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2.1A.4 CAPTA, Assurances and Requirements, Access to Child Abuse and Neglect Information, Public disclosure

Items with a star (*) and gray background have been modified from previous record.

Question Number 5:
09/14/2012 - Current
QuestionSection 106(b)(2)(B)(x) of the Child Abuse Prevention and Treatment Act (CAPTA) requires a State to have provisions that allow for public disclosure of the findings or information about the case of child abuse or neglect that results in a child's fatality or near fatality. Is the State required to turn over all of the information in the entire case record, when requested?
Answer*No. The State is not required to release all of the information in the entire case record. Rather, the State must provide for the disclosure of findings and information in accordance with section 2.1A.4, Q/A #8 of the CWPM. As such, the State may determine its procedures in accordance with these parameters, and can release the full investigation; a summary of the investigation; or a statement of findings and information about the incident among other options. Finally, States also should ensure that they are complying with any other relevant Federal confidentiality laws. In particular, entities that are subject to the Health Insurance Portability and Accountability Act of 1996 (HIPAA) must ensure that they do not disclose confidential information in violation of HIPAA's privacy regulations. *

* For more detailed information about the circumstances under which State agencies or other covered entities can disclose confidential information under HIPAA's privacy regulations, contact the U.S. Department of Health and Human Services' Office for Civil Rights or the State Attorney General's Office.

Source/Date*updated 9/27/11; 9/12/12
Legal and Related References*Child Abuse Prevention and Treatment Act (CAPTA), as amended (42 U.S.C. 5101 et seq.) - section 106;

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09/27/2011 - 09/14/2012
Question*Section 106(b)(2)(B)(x) of the Child Abuse Prevention and Treatment Act (CAPTA) requires a State to have provisions that allow for public disclosure of the findings or information about the case of child abuse or neglect that results in a child's fatality or near fatality. Is the State required to turn over all of the information in the entire case record, when requested?
Answer*No. The State is not required to release all of the information in the entire case record. Rather, the State must provide for the disclosure of the "available facts" in such situations. As such, the State may determine its procedures in accordance with these parameters, and can release the full investigation; a summary of the investigation; or a statement of findings or available facts about the incident among other options. Also, see section 2.1A.4, Q/A #2, of the Child Welfare Policy Manual for further discussion on this issue.

Finally, States also should ensure that they are complying with any other relevant State or Federal confidentiality laws. In particular, entities that are subject to the Health Insurance Portability and Accountability Act of 1996 (HIPAA) must ensure that they do not disclose confidential information in violation of HIPAA''s privacy regulations. *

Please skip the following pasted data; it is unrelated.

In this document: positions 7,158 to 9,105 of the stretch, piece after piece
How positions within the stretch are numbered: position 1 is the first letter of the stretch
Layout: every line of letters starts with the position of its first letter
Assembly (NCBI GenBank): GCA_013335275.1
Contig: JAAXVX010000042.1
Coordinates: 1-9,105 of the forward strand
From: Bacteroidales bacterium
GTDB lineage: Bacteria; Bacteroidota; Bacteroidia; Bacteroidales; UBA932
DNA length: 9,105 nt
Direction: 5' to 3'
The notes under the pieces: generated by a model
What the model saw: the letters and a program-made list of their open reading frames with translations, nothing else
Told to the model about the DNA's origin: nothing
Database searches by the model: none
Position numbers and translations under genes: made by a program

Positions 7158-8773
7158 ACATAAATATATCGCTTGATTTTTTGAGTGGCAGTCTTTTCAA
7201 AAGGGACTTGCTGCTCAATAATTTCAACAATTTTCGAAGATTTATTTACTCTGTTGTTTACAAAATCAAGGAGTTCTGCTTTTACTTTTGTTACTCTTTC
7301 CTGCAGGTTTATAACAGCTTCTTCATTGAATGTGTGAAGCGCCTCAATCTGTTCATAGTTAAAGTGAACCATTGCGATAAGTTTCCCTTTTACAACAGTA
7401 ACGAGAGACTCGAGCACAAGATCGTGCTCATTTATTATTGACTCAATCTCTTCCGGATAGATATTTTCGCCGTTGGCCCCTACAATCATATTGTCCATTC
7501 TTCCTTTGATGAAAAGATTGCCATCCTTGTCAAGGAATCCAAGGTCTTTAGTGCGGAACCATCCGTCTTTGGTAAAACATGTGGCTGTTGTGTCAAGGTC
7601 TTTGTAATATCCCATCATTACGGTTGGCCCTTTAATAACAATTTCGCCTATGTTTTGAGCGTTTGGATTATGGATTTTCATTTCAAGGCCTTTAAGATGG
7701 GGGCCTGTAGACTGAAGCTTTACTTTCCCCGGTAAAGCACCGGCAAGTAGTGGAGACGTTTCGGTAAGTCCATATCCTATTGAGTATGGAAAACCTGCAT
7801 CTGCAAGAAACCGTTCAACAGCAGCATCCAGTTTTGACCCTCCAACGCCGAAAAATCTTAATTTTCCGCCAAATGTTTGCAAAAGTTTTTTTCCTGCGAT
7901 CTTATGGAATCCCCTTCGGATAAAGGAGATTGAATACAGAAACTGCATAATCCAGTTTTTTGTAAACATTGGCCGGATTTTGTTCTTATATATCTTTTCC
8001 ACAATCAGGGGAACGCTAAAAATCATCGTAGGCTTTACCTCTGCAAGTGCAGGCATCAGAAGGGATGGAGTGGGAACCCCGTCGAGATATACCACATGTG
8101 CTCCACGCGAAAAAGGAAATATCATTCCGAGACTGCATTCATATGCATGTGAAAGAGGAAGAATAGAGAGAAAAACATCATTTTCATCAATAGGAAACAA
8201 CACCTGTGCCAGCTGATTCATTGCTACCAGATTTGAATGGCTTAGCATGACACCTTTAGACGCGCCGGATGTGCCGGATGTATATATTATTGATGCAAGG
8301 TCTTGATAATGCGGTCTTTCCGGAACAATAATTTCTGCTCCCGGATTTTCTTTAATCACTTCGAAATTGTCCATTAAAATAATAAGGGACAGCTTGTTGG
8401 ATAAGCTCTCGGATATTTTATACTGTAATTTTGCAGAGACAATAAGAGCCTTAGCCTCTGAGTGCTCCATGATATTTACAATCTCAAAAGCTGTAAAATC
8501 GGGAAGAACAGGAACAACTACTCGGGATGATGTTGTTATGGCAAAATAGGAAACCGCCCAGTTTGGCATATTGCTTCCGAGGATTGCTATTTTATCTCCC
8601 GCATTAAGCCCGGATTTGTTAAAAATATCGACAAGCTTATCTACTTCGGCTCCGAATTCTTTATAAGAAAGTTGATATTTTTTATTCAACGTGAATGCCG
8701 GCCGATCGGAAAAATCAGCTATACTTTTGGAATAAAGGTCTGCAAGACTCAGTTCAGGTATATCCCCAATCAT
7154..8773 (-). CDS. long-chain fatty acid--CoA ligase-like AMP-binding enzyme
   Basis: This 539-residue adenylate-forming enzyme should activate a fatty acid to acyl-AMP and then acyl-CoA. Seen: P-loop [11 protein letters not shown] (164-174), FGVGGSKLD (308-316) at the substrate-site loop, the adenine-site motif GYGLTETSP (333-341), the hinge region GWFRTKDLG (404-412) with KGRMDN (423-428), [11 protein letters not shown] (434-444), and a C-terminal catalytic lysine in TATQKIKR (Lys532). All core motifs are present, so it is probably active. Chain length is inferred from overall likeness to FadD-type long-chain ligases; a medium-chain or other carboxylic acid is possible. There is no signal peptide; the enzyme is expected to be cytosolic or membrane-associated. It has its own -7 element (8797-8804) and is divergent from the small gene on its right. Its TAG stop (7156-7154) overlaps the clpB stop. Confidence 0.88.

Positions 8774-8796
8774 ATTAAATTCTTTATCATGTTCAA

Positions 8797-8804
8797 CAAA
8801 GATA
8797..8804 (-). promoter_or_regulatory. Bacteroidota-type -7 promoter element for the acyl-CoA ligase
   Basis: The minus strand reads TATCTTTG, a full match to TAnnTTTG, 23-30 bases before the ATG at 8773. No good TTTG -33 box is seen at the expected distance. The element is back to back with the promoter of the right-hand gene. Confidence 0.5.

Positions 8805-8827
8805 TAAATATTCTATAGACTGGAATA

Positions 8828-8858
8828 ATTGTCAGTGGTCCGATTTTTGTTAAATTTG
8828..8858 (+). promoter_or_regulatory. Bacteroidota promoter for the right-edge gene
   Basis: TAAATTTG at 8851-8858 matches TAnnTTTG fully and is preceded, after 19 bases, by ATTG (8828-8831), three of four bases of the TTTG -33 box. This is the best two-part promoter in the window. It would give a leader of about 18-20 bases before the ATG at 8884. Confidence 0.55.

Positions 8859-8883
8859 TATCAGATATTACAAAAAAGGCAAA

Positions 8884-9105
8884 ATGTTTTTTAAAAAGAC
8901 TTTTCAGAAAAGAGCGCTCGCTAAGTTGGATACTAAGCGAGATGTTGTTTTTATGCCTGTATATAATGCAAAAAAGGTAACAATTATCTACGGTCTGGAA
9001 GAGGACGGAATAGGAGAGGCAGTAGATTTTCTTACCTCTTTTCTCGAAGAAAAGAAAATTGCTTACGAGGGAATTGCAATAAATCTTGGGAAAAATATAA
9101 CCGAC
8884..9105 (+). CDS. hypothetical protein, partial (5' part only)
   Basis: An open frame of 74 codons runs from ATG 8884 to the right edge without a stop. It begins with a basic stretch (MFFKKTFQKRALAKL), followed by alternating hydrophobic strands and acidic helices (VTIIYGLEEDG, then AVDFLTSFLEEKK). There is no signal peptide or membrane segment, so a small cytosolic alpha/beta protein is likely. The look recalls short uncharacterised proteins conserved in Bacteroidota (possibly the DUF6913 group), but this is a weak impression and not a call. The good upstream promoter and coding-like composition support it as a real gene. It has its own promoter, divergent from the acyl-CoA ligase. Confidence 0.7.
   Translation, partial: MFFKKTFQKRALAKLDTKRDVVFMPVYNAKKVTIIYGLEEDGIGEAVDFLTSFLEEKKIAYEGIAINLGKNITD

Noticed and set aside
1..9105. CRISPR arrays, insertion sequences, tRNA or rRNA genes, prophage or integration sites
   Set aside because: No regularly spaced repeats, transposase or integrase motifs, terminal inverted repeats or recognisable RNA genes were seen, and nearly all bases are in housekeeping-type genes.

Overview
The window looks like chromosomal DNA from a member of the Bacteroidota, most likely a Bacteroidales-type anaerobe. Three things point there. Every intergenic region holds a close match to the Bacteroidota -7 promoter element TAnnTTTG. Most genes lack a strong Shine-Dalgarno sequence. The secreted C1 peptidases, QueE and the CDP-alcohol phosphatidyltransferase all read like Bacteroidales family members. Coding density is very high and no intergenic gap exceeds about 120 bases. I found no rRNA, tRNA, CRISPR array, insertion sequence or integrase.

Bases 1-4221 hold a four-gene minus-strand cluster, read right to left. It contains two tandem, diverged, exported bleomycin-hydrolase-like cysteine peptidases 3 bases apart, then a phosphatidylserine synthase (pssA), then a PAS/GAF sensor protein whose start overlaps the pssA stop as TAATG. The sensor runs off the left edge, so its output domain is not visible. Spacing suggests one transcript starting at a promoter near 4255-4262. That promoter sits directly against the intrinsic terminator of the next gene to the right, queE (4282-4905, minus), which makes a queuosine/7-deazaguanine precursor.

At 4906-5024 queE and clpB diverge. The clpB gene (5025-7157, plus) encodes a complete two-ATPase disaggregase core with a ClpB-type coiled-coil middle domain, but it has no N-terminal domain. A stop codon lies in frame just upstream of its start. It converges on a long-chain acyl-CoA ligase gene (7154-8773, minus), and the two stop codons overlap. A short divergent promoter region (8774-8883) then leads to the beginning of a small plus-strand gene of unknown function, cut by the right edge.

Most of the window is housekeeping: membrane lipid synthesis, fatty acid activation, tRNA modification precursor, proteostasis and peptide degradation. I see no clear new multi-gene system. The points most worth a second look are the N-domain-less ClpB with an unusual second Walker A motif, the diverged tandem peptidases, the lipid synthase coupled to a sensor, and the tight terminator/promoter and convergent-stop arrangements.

* For more detailed information about the circumstances under which State agencies or other covered entities can disclose confidential information under HIPAA''s privacy regulations, contact the U.S. Department of Health and Human Services'' Office for Civil Rights or the State Attorney General''s Office.

Source/Date*updated 9/27/11
Legal and Related ReferencesChild Abuse Prevention and Treatment Act (CAPTA), as amended (42 U.S.C. 5101 et seq.) - section 106; Child Welfare Policy Manual - section 2.1A.4 Q/A #2

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10/26/2006 - 09/27/2011 (Original Record)
QuestionSection 106(b)(2)(A)(x) of the Child Abuse Prevention and Treatment Act (CAPTA) requires a State to have provisions that allow for public disclosure of the findings or information about the case of child abuse or neglect that results in a child's fatality or near fatality. Is the State required to turn over all of the information in the entire case record, when requested
AnswerNo. The State is not required to release all of the information in the entire case record. Rather, the State must provide for the disclosure of the "available facts" in such situations. As such, the State may determine its procedures in accordance with these parameters, and can release the full investigation; a summary of the investigation; or a statement of findings or available facts about the incident among other options. Also, see section 2.1A.4, Q/A #2, of the Child Welfare Policy Manual for further discussion on this issue.

Finally, States also should ensure that they are complying with any other relevant State or Federal confidentiality laws. In particular, entities that are subject to the Health Insurance Portability and Accountability Act of 1996 (HIPAA) must ensure that they do not disclose confidential information in violation of HIPAA''s privacy regulations. *

* For more detailed information about the circumstances under which State agencies or other covered entities can disclose confidential information under HIPAA''s privacy regulations, contact the U.S. Department of Health and Human Services'' Office for Civil Rights or the State Attorney General''s Office.

Source/Date10/24/2006
Legal and Related ReferencesChild Abuse Prevention and Treatment Act (CAPTA), as amended (42 U.S.C. 5101 et seq.) - section 106; Child Welfare Policy Manual - section 2.1A.4 Q/A #2

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